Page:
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5 Ways to Build Greater Business Acumen

May 5th, 2015 · No Comments

business-acumen-course

By Matt Ragas and Ron Culp

As PR professionals strive to become more trusted business advisers to the C-Suite, business acumen has become a critical competency for all levels of the profession.

We conducted national research with our colleague, Dr. Nur Uysal of Marquette University, and found that 84.5 percent of senior communication executives believe that it is extremely important for PR professionals to have a solid grounding in business essentials. However, almost an identical number (81.9 percent) of these same executives think that college and university PR and strategic communication programs do not provide enough coursework or training in business concepts and terminology.

We see anecdotal signs that agencies and in-house PR departments are investing more in training and development programs to help close this gap and build greater business savvy across their teams.

For example, Edelman, the world’s largest PR firm, recently began piloting a mini-MBA-like program with The University of Chicago’s Booth School of Business. Several dozen senior executives at Edelman are expected to participate in the eight-month program. Edelman’s Chicago office — its co-headquarters — also offers in-house courses to employees of all levels on topics such as finance essentials, marketing and strategic planning. Other large agency networks are also placing a greater focus on business acumen.

Of course, not all agencies or PR departments have the available resources to partner with an elite educational institution, or develop and roll out an elaborate in-house training and development program. This doesn’t mean, however, that developing a greater business sense is out of an organization’s reach.

Here are five free or low-cost ways that a firm of any size or industry can develop greater business acumen across their teams:

  1. Read and discuss quarterly earnings releases and coverage. If your organization or client is a public company, then a great exercise is to read the quarterly earnings release, followed by business media coverage of the earnings report. Talk about key terms and concepts. Learning how business journalists interpret company news is valuable.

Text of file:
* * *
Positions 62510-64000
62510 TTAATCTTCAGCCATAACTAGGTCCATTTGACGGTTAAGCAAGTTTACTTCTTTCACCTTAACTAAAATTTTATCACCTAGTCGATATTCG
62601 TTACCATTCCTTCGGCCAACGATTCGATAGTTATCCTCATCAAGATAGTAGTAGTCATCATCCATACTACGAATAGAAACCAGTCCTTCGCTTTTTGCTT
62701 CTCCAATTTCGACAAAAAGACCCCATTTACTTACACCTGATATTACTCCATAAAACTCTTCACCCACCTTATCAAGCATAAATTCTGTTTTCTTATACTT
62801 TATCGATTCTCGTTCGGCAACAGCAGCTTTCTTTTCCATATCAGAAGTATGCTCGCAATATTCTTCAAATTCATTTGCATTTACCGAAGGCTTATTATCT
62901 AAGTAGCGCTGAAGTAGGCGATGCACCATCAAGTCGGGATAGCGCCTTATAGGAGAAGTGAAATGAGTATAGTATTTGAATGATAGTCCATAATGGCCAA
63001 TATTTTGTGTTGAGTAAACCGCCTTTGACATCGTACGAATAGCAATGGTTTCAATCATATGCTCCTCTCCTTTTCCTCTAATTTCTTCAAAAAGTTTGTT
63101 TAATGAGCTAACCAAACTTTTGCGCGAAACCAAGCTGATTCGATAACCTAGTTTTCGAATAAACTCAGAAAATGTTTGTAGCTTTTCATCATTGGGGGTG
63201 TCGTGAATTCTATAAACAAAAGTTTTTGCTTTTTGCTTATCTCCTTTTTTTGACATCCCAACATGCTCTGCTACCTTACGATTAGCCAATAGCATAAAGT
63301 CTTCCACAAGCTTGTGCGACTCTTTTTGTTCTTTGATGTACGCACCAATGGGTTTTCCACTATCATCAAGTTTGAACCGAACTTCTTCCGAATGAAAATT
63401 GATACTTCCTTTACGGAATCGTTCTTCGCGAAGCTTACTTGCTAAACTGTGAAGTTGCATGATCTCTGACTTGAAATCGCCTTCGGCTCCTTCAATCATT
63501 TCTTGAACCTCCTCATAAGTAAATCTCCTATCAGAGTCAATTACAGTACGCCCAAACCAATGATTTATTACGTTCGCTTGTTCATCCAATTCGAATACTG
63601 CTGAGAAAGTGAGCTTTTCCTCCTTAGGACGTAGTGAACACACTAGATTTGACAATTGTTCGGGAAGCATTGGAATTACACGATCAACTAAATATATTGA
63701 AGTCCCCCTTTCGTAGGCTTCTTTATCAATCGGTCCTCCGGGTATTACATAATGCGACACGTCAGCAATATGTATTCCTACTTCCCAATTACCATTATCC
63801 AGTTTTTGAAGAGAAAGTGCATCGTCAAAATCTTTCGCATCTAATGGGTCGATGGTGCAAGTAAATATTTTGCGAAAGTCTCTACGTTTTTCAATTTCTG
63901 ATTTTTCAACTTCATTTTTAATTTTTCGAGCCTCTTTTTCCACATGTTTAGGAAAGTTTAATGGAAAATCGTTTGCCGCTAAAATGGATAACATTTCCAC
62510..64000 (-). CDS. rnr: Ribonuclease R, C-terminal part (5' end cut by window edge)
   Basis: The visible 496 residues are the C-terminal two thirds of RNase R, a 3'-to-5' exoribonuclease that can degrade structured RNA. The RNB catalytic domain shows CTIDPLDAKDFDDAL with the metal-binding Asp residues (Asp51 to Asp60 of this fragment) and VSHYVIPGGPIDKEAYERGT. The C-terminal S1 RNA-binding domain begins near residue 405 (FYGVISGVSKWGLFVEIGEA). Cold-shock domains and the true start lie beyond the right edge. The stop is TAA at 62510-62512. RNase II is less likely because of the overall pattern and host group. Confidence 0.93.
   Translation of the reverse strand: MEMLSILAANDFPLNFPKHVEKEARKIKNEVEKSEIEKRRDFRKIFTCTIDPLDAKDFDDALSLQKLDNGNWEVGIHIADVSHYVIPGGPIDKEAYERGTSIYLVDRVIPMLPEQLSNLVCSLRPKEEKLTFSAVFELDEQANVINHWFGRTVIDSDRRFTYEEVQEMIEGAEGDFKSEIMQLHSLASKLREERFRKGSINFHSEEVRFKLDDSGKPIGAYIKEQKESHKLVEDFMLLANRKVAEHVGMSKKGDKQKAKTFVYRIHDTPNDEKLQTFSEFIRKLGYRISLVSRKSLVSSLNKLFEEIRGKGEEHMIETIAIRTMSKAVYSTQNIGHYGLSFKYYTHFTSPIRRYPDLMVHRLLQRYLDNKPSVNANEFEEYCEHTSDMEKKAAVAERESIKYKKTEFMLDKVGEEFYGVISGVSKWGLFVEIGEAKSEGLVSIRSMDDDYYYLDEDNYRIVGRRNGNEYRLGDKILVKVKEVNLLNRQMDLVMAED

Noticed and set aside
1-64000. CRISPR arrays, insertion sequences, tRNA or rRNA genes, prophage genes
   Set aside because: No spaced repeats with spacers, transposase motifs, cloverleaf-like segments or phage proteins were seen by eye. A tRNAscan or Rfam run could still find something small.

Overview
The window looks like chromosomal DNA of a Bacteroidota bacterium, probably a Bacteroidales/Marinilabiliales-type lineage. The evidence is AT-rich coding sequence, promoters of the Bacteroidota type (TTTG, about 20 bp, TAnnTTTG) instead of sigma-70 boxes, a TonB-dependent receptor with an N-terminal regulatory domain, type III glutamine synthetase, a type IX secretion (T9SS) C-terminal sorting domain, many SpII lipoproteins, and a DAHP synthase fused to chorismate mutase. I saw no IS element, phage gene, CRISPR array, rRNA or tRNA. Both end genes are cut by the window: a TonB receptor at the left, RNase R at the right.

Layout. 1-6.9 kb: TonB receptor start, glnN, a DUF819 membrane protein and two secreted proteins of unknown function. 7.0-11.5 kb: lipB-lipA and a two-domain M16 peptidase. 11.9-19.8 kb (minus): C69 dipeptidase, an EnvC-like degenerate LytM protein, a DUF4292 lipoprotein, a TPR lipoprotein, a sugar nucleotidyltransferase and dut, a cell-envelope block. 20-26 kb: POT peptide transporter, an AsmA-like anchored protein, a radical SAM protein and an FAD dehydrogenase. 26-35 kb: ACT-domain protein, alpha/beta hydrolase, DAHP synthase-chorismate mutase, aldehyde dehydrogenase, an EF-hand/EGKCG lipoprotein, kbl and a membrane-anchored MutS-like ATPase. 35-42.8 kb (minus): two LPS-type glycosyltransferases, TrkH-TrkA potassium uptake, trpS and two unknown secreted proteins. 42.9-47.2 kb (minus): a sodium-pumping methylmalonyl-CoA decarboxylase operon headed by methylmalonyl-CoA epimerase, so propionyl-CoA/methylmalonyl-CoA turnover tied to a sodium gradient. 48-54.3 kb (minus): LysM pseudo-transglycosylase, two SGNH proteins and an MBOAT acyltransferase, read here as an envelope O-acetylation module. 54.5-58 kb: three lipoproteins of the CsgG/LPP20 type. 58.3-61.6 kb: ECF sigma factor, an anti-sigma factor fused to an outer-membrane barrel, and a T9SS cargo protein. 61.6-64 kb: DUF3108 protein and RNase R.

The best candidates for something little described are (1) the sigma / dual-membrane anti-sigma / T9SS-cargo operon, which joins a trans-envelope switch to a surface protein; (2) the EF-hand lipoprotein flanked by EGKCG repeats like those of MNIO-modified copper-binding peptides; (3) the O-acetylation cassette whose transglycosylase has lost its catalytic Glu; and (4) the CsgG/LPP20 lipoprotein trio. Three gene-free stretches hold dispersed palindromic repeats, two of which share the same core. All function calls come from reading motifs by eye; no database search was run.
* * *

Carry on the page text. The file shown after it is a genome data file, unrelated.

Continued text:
2. Listen to earnings conference calls. Listen to your organization’s or client’s quarterly conference call with the CEO and CFO, particularly the Q-and-A portion of the call with Wall Street analysts. Learning how investment analysts think about and interpret company news is also important.
  3. Review annual shareholder letters. The yearly shareholder letter and report tell a public company’s story to a range of stakeholders. Go over your organization’s or client’s letters. The famous annual shareholder letters from Warren Buffett of Berkshire Hathaway are educational must-reads.
  4. Watch business TV shows. To learn business language, watch cable TV networks that speak it each day, such as CNBC, Bloomberg and FOX Business. Popular business TV shows such as “Shark Tank,” “The Profit” and “Restaurant Startup” are fun and entertaining ways to learn business concepts.
  5. Organize book clubs on popular business books. In addition to encouraging employees to read The Wall Street Journal and other quality business news sources, launch a book club with a focus on popular business books. There are many options, but books by Michael Lewis such as “Flash Boys,” “The Big Short” and “Boomerang” take complex financial topics from the headlines and make them not only accessible, but also entertaining.

Even testing out just one or two of these ideas will get you and your team on the path to advancing organizational or client business goals and objectives.

In short, if public relations’ purpose is to fulfill its emerging mandate as a strategic management function, then all team members — from junior communication professionals to the agency head or chief communication officer — need to be able to link PR efforts back to the actual business of the business. Business acumen provides the critical foundation in this process.

This article was written for the May issue of TACTICS, a publication of the Public Relations Society of America and shared here with permission. This article stems from our book, Business Essentials for Strategic Communicators (Palgrave Macmillan). Matt Ragas, Ph.D., an OpEd Project Public Voices Fellow, is an assistant professor of public relations at DePaul University.

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